Japan is a small country with very special territorial characteristics. It has no national reserves of fossil fuels, which is why it has always needed to import large amounts of energy resources and to rely heavily on coal and nuclear energy.
Following the Fukushima Daiichi nuclear disaster in 2011, all nuclear reactors were gradually closed due to safety concerns and social rejection since the incident.
At the end of 2017, the government of Japan formulated a basic strategy for the promotion of hydrogen use with the aim of becoming the only hydrogen-based society in the world.
However, plans have already been announced to convert the abandoned areas of Fukushima into a renewable energy centre, where new solar plants, wind farms and a power transmission network will be built to supply Tokyo with electricity.
Although the area around the facility remains unsafe, according to the Nikkei Asian Review, Japan is developing a plan to turn the area into a haven for renewable energy.
Japan can be considered the most enthusiastic country in the world and the country that is making the most efforts for the development of energy from hydrogen, a vision that is shared by the government and the local automotive industry.
“Hydrogen, as a primary source and, more importantly, as an energy carrier, must be cheaper and more affordable”, Prime Minister Shinzo Abe said last year in Davos, “My government aims to reduce the cost of producing hydrogen by at least 90 percent by 2050”.
Government plans in Japan aim to reach 200,000 fuel cell vehicles by 2025 and 800,000 by 2030, to be powered by a network of 900 refuelling stations (nine times more than today).
However, people are still wondering why Japan is so interested in developing a technology that is still in its infancy. The answer is clear: “Japan’s small, mountainous and densely populated islands are not suitable for large-scale production of renewable electricity, while after the crises in Fukushima Daiichi in 2011, the country has little appetite for nuclear energy”.
Japan’s commitment to energy generation from hydrogen is evident, as reflected in some of the projects already underway.
Most recently, a Japanese consortium created the Fukushima Hydrogen Energy Research Field (FH2R), a hydrogen production unit based on 10MW class renewable energy, the largest class in the world.
FH2R uses renewable energy, which is subject to major fluctuations, so the plant will adjust to supply and demand on the electricity grid to maximise the use of this energy, while establishing a low-cost green hydrogen production technology.
At the end of 2017, the government of Japan formulated a basic strategy for the promotion of hydrogen use with the aim of becoming the only hydrogen-based society in the world. This strategy includes an action plan until 2030 and a vision for the future (year 2050) that aims to reduce the cost of green hydrogen leading to carbon neutrality.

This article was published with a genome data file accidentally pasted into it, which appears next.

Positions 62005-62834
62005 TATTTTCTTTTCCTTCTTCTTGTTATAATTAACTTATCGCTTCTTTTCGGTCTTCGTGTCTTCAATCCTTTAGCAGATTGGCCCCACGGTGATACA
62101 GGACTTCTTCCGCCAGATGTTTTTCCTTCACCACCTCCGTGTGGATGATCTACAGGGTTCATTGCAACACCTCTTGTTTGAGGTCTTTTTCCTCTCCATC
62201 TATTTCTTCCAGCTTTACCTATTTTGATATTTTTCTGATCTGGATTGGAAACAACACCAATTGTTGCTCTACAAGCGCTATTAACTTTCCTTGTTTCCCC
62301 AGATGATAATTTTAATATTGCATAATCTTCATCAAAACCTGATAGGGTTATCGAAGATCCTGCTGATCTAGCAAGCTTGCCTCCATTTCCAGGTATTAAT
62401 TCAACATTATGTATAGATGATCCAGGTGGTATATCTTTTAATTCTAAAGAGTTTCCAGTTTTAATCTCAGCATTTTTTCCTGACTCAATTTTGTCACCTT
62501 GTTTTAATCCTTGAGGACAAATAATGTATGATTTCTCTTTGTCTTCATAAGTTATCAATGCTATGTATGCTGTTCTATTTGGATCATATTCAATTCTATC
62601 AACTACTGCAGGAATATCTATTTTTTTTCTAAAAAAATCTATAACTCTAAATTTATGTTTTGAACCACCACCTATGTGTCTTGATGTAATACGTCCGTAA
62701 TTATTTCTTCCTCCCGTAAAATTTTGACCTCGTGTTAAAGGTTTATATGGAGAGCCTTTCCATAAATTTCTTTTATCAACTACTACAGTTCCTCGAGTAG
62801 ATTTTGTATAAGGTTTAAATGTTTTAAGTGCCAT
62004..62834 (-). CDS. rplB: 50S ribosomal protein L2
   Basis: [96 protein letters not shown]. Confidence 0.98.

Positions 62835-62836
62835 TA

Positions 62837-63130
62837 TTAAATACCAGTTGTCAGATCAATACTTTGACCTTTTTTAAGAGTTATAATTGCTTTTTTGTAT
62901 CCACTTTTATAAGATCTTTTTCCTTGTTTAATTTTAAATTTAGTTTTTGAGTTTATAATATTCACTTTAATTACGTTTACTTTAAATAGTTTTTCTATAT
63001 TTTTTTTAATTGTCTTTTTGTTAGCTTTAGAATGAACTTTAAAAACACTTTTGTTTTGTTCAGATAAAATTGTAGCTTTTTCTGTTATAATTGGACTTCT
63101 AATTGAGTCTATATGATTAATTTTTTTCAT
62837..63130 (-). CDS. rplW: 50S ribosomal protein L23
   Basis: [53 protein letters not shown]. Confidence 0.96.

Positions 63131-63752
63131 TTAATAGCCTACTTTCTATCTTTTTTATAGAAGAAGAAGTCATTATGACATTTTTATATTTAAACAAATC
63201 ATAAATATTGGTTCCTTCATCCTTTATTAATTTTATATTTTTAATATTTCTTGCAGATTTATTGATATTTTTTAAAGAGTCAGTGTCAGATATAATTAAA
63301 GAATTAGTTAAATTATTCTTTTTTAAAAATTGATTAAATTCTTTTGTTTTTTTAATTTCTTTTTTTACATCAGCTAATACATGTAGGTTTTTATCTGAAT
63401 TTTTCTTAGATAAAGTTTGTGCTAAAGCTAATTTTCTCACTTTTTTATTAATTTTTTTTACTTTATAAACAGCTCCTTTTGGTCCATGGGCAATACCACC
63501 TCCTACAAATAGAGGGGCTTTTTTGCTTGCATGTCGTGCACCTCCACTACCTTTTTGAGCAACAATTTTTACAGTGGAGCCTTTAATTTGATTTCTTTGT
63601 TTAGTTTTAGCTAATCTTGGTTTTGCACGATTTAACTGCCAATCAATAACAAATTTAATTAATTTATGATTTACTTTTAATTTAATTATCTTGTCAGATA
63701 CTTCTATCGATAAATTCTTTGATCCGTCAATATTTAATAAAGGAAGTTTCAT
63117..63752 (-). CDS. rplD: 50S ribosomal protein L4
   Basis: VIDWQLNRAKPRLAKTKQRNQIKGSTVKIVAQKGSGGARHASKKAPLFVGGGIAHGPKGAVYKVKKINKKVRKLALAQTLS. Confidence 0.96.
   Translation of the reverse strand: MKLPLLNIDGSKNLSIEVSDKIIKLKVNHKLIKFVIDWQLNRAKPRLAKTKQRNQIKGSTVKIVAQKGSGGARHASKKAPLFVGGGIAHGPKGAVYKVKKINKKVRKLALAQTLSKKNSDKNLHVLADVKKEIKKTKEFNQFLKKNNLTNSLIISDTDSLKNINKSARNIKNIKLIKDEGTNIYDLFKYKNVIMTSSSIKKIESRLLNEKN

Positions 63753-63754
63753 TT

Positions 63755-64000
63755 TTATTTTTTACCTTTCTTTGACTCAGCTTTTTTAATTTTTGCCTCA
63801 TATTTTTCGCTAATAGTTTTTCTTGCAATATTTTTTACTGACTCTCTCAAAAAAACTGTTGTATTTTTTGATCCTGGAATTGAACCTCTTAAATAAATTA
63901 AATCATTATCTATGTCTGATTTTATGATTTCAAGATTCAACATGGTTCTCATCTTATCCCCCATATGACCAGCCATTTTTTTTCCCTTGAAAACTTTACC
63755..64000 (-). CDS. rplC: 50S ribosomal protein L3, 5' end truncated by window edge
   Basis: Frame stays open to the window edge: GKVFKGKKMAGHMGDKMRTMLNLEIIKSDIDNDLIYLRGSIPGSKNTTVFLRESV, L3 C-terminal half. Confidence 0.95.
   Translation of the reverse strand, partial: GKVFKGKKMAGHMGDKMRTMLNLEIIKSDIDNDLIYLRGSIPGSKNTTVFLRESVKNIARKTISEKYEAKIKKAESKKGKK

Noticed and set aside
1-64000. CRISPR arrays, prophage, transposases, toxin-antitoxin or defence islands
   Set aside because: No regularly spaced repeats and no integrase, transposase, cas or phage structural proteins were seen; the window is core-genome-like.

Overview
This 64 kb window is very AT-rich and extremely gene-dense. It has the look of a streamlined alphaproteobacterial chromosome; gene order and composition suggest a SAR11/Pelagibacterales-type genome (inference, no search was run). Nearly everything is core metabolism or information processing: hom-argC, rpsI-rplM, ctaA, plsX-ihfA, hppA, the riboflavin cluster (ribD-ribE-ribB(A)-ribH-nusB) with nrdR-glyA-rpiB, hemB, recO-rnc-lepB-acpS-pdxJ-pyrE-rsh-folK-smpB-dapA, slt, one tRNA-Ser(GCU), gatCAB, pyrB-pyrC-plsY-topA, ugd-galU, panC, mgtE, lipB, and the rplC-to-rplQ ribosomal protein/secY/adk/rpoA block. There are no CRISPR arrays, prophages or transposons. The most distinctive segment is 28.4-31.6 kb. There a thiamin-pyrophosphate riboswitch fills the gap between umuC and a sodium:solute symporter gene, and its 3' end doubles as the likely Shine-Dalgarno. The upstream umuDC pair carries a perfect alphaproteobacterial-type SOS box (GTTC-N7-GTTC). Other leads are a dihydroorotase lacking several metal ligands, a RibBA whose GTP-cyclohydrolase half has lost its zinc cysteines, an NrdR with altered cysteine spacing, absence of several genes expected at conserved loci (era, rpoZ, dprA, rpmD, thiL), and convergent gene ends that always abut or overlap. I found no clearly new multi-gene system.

The most important challenge facing Japan in the current testing phase is to use the hydrogen energy management system to achieve an optimal combination of production and storage and power grid supply and demand balance adjustments all without the use of storage batteries.
The Tokyo Olympics, finally to be held in 2021, have already been dubbed the first hydrogen games.
The start of the games has been delayed until July 23, 2021 because of the pandemic ravaging the planet, but what is clear is the legacy they intend to leave the world.
The governor of the Tokyo Metropolitan Government said in 2019 that the aim of the games was to “leave a hydrogen society as a legacy”, after recalling that the legacy of the first games organised in Japan (1964) was the construction of the high-speed train network that still offers incredible value and service.
Thousands of fuel cell cars and about 100 additional fuel cell buses are planned for commissioning during the games, and new hydrogen fuel stations are being built.
Japan is aware that this will be a great opportunity to focus attention on hydrogen as a viable source of clean fuel, as the whole planet will be watching what happens there.
The country’s policy-makers believe that, as countries adapt new technologies to meet climate change offsetting goals, having this example will go a long way towards establishing more concrete policies in the future.
Symbolically and for the first time in history, the Olympic torch will be lit with a hydrogen flame.
Another example is the development of the city of the future that Toyota wants to build by the end of 2021. The Japanese industrial giant wants to transform an old car factory into a “prototype city of the future” where it will test autonomous vehicles, smart home technology, robotics and new mobility products.
The site is located at the base of Mount Fuji and will be designed by renowned Danish architect Bjarke Ingels. It will house up to 2,000 people, including Toyota employees and their families who will live there, and will feature the company’s hydrogen fuel cell technology.